Search & Find
Research Rules to Live By
This guide is primarily intended for upper-level undergraduates doing in-depth research, or for graduate students and faculty.
- Don't reinvent the wheel: Use others' work to fuel your own research.
- Let your feet (and fingers) do the walking: Physical browsing can be as good or better than electronic searching.
- Schedule for serendipity: Browsing the library stacks is one of the best ways to discover new resources.
- Get to know bibliographic records. They're your friends.
- Don't do it alone: Use library services (interlibrary loan, librarians, reference desks, chat, etc.).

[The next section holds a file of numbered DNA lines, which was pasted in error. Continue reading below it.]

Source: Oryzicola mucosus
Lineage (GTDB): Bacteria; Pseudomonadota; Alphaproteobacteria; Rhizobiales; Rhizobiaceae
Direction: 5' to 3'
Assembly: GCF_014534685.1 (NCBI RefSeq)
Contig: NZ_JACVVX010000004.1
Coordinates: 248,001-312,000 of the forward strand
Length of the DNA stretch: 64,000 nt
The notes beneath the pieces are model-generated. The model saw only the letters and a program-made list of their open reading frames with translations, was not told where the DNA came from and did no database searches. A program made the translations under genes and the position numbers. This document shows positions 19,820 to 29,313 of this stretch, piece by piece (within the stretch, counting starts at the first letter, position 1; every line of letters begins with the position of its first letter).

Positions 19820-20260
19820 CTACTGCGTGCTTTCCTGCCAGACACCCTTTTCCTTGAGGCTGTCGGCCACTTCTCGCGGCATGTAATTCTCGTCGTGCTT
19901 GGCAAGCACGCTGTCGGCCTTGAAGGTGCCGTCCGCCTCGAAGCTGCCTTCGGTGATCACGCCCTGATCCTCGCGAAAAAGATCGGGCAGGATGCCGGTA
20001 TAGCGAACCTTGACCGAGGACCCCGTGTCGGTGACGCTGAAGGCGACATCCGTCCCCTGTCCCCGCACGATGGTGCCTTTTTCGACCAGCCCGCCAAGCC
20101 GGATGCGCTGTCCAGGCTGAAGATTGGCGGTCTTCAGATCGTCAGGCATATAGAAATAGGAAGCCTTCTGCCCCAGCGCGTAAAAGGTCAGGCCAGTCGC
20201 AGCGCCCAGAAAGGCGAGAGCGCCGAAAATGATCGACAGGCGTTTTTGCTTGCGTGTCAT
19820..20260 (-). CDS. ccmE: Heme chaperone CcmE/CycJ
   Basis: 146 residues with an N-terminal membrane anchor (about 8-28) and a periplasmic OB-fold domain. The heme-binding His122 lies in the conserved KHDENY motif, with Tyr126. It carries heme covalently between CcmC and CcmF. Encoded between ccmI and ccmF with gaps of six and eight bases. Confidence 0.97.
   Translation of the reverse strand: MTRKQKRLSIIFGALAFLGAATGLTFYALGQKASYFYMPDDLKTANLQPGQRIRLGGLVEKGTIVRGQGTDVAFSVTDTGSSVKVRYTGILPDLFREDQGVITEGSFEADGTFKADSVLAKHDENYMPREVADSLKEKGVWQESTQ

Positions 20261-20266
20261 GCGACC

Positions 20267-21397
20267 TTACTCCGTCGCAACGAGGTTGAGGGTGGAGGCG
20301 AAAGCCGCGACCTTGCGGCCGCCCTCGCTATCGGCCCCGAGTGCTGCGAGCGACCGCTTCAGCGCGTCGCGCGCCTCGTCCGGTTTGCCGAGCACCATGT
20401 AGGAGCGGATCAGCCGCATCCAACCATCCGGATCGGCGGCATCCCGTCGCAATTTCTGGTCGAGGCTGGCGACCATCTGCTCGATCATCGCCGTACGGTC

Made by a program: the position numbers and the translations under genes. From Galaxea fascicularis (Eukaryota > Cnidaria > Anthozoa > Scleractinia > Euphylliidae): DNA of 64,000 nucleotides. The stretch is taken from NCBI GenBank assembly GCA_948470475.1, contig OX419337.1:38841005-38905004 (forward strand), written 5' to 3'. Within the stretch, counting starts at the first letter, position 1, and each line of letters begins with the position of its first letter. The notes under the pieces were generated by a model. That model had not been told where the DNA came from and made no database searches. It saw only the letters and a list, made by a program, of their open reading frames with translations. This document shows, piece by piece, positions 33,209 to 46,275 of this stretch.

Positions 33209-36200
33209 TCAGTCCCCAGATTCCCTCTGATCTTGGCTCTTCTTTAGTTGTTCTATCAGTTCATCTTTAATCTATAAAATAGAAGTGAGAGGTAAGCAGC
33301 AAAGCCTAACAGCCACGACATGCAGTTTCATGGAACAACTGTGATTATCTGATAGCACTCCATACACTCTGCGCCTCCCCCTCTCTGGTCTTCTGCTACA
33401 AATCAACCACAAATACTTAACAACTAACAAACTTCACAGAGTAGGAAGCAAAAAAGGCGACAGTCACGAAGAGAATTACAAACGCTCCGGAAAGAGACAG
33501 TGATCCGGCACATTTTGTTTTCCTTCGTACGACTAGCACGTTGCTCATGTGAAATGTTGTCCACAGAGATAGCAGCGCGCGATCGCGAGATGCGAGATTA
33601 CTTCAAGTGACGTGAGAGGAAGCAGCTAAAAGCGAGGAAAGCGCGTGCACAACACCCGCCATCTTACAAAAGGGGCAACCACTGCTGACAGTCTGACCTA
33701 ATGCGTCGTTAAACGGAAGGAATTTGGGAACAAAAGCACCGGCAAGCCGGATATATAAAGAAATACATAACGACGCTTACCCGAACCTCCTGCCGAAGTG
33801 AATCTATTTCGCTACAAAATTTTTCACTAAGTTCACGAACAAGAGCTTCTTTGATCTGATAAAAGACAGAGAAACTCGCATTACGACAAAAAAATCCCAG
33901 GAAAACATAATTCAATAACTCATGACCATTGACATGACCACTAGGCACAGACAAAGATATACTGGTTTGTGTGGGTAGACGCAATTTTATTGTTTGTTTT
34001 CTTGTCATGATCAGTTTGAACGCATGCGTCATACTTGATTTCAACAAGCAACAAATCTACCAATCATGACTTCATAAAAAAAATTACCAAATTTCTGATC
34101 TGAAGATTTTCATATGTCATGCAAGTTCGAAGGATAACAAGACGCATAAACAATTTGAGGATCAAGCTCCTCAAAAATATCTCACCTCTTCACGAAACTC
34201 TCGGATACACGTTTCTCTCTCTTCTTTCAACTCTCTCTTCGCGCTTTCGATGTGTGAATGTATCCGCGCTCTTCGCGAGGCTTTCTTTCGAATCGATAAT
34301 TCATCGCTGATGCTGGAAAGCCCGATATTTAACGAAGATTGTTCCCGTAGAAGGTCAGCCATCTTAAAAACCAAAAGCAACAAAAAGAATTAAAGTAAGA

- Google is good (but only to a point).
- Start broadly then limit thoughtfully.
- Use Union lists: Learn what's "out there."
- Don't avoid library catalogs.
- Don't forget about print resources.
- Learning about the history of research in the subject and the relevant scholars is as important as (and is part of) researching the subject.
- If you find a promising source, don't give up on it.
- Keep a good record of everything you look at (or at least everything you take notes from).
- Join academic listservs. They're an invaluable resource (for now and later).
Last modified: July 21, 2014